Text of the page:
CHAPTER 16 Medicine and Inequality
This chapter discusses finance of medical care in the United States. It discusses the history of medical
finance in America and Canada. Its essential question for discussion is: should a just American society
create a medical system to guarantee minimal care to all citizens?
Rosalyn Schwartz Rosalyn Schwartz, age 47, white, lives in Ridgefield, New Jersey, and has a son, Andy.
When she divorced in 1987, she lost the medical coverage from her hus- band’s job. 1 The gift-wrap
company where she works with five other employees (making around $19,000 a year) provides no medical
coverage, though it might do so soon.
When Rosalyn tried to buy an individual policy, because she had an ulcer, a preexisting condition ,
insurance companies offered her only policies that excluded treatment for ulcers and that cost $4,000 a
year. In 1988, she found a small lump in her breast. Her physician said it might be cancerous and
recommended removal, but Rosalyn postponed the lumpectomy, hoping that her employer would soon
provide coverage. In 1989, Rosalyn felt pain tear through her hip. By then her breast cancer had
metastasized and had eaten into her hip, making her bones as fragile as glass. When she slipped and fell to
the floor, her hip socket shattered. In the ambulance, she sobbed and could think only of costs. “Andy,” she
said. “I have no insurance. Tell them [at the hospital] I have no insurance. But you’ve just turned 18. Don’t
sign anything or you’ll be responsible.”
Some cancers are cells gone wild, so they must be excised and radiated as soon as possible. If such cancers
reach the bone, it’s bad. Hospitalized for 23 days, Rosalyn underwent three surgeries. The total cost was
$40,000, half paid by charity. Rosalyn owed the rest, which she paid off at $10 a month to each of 12
physicians and the hospital. Unable to work after her surgery, Rosalyn received disability under Medicare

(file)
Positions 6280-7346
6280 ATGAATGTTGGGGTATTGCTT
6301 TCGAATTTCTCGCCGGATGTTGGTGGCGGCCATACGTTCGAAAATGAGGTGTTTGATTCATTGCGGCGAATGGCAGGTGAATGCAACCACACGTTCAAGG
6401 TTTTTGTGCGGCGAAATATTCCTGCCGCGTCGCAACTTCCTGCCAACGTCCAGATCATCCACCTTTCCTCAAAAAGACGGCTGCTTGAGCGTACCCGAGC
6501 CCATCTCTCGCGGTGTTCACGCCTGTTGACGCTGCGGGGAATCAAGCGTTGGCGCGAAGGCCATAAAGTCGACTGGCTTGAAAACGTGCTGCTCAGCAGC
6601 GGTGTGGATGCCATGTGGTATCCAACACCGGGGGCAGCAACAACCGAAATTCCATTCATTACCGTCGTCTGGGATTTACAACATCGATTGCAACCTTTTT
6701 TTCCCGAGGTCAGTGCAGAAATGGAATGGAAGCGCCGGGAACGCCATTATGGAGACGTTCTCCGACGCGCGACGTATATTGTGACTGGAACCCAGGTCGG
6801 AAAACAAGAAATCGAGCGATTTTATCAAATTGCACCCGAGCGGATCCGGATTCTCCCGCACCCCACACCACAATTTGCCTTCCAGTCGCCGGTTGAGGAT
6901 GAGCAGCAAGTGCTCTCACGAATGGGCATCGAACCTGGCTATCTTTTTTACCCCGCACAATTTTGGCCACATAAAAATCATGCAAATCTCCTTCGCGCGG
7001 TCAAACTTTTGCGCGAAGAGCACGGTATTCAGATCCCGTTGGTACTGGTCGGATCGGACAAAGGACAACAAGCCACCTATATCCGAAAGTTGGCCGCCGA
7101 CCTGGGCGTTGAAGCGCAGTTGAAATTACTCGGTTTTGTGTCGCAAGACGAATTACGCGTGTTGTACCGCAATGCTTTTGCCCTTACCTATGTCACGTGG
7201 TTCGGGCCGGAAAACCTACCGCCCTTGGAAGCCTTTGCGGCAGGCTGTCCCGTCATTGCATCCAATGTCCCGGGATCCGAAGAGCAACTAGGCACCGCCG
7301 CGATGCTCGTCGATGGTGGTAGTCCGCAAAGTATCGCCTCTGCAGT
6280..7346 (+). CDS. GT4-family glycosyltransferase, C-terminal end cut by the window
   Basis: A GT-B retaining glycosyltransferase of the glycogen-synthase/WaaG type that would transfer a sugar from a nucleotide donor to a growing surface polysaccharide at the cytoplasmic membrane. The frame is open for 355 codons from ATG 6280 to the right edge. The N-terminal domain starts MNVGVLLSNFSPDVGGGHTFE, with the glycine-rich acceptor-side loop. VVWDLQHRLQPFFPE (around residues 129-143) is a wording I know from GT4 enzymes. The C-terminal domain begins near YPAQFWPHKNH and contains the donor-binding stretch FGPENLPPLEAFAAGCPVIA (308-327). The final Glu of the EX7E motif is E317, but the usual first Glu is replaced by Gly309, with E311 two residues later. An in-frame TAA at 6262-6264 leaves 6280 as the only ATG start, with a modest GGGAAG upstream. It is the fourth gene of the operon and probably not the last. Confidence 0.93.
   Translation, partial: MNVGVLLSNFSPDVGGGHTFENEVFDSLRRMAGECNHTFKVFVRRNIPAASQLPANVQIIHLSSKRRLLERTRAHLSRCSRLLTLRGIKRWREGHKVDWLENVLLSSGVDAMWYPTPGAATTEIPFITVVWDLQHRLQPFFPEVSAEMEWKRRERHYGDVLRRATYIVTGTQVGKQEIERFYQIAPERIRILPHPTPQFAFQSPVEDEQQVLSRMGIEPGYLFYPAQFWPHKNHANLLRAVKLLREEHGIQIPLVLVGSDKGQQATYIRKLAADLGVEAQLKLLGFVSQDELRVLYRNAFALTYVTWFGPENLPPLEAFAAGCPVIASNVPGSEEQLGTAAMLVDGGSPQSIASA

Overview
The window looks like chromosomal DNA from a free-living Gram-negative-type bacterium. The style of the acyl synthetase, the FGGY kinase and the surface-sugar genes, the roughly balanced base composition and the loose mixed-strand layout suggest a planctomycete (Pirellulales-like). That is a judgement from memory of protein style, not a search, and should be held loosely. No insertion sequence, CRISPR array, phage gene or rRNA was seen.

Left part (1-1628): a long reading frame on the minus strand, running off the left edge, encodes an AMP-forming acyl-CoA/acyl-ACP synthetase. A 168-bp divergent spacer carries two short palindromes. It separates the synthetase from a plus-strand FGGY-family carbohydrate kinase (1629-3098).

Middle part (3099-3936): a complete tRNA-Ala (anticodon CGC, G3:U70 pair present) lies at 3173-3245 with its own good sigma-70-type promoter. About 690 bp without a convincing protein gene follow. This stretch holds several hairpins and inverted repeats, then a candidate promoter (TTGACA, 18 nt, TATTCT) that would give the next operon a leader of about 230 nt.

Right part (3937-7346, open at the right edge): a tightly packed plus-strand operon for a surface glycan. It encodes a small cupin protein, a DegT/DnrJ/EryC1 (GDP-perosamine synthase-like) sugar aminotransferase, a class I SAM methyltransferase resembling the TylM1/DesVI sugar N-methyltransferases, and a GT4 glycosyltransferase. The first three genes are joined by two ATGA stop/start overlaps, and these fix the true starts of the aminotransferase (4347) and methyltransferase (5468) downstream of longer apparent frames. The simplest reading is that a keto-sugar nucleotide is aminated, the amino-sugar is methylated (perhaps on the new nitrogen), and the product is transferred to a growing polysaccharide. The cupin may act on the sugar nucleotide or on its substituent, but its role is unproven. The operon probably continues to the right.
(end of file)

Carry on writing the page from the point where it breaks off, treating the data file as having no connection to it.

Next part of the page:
amounting to $10,500 a year. Attempting now to purchase personal medical cov- erage, she discovered it
would still cost her $4,000 a year, but it would not cover ulcers or cancer. Lacking such insurance, she
forewent physical therapy, as well as bone scans every six months to check whether the cancer had
returned. A decade later, Rosalyn died. 2 Such is the life of one middle-aged working American woman
who got sick and, after her divorce, had no medical coverage. 3 In 2008, filmmaker Michael Moore made
“Sicko,” a devastating, funny cri- tique of the various ways our patchwork system of insurance seeks to
profit by denying coverage and by excluding benefits for sick people who need them (this film can be
easily rented; parts of it are available on YouTube).
Medical Coverage in the United States Universal medical coverage supports basic medical care for all
citizens in a nation. One form is a single-payer system administered by one organization, usually a
governmental agency, and funded by taxes. Most European countries provide single-payer, universal
medical coverage, including Austria, Belgium, Denmark, Finland, France, Germany, the Netherlands,
Norway, Portugal, Spain, Sweden, and the United Kingdom. So do Australia, Canada, Cuba, Japan, New
Zealand, South Africa, and Taiwan. America differs from other developed countries in having high
expenditures per capita on medical care, yet not providing coverage for one-sixth of its citizens. The
Institute of Medicine estimates that this gap leads to unnecessary deaths each year of 18,000 Americans. 4
Another form of universal medical coverage is mandated multi-plan coverage where every citizen must
purchase some form of medical coverage, either from a private or public plan, and all plans work under
some governmental regulations. This is also called a play-or-pay program ; its name comes from focusing
on options for small employers, who must either play by offering medical insurance or pay a fine per
employee for not doing so.
Massachusetts and Vermont recently led the way toward universal coverage. Their programs compromised
between the right, which had pushed medical sav- ings accounts, and the left, which had pushed a
government-managed, single-payer system like Canada’s. They required every citizen to have health
insurance. Begin- ning in 2008, each citizen who filed a tax return had to indicate if he had health
insurance; if he did not, he had to pay $129 extra in taxes. Insurers who did business in these states had to
turn over lists of their clients to the state health department. 5
American’s Patchwork System of Medical Finance Because America lacks one unified system of medical
finance, explaining how the country’s finance works is complex. America essentially has stumbled into a
five- part patchwork system that covers most serious problems for most people most of the time, but which
still allows some people to fall through the cracks. The section that follows describes these six parts. 1.
Employment-Based Coverage and Private Medical Plans About half of Americans get medical coverage
though their employment. 6 This includes their spouses and children (including adult children up to their
mid-20s). Coverage in retirement varies according to the largesse of the employee’s former employer.